**spoiler alert** By an odd little coincidence, I learned of this book and of the location of its climactic confrontation scene independently of each...more**spoiler alert** By an odd little coincidence, I learned of this book and of the location of its climactic confrontation scene independently of each other on the same recent weekend in New York. The friend with whom I was traveling wanted to see the original building of the Public Library (now the Humanities and Social Science Research Library), and by luck we happened to arrive just before a tour began; on that tour I first heard of the Croton Reservoir, which previously occupied the site of the library building and whose stones now form part of the foundation. A little later, on the subway I was marveling at a rider's ability to read while standing and clinging to a pole, and noticed the title of her book: "'Alienist'?" I thought, "Isn't that the old word for psychologist?" - a fact I happened to know from reading a lot of Lovecraft - "I wonder what that's about?" Then the following week, rummaging through the extensive shelves, bags and piles of old paperbacks at my mother's house, I found a copy. Aha! My curiosity need not go unsatisfied.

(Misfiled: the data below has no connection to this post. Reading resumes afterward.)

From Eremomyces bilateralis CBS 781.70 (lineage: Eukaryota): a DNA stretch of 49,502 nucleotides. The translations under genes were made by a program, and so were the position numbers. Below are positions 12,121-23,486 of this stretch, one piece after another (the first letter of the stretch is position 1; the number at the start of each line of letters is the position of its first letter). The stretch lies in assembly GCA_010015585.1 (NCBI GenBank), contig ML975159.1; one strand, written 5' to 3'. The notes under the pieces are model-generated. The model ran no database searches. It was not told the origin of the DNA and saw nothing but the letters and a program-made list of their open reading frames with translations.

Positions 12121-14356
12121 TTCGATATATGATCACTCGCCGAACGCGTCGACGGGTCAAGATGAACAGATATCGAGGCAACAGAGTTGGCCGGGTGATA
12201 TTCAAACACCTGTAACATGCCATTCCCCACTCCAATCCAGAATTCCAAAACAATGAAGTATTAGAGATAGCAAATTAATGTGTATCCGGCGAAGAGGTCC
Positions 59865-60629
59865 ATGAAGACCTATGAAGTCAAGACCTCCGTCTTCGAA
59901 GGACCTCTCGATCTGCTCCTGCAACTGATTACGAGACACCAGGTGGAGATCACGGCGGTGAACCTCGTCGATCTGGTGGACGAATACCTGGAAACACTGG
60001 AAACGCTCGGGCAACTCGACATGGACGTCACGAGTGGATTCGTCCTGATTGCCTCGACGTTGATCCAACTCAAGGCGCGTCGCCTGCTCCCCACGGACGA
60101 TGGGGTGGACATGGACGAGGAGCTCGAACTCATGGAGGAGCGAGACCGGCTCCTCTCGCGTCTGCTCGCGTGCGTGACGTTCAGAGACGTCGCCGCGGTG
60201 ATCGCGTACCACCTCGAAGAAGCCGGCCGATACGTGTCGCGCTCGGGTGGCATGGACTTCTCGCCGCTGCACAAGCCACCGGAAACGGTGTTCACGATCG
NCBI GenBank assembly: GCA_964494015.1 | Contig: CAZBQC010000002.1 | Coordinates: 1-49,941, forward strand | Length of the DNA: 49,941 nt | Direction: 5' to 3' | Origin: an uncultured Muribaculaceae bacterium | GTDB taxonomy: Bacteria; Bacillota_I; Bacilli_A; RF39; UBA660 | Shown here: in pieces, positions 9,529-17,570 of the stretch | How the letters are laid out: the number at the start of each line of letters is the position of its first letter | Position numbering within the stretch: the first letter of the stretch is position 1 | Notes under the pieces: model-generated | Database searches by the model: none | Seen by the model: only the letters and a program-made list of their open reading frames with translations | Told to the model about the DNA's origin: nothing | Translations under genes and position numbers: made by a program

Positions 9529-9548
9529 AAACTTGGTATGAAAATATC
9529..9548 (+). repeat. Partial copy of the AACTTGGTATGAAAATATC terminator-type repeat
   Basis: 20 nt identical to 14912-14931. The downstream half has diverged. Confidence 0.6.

I'd probably give this three and a half stars if that were possible. I enjoyed reading it a great deal, but there were a few rough spots in the plotting, and Carr's efforts to make the reader feel like an "insider" in fin-de-siècle New York by having the first-person narrator notice details around him that no actual city native would have thought worth mentioning gets a little forced. Also forced is the attempt to shoehorn Theodore Roosevelt into the story. That he would be involved to some extent is plausible enough, but when we get to the one-by-one catalogue of the Roosevelt children in their home, one feels just a bit embarrassed by the heavy hand with which it is done.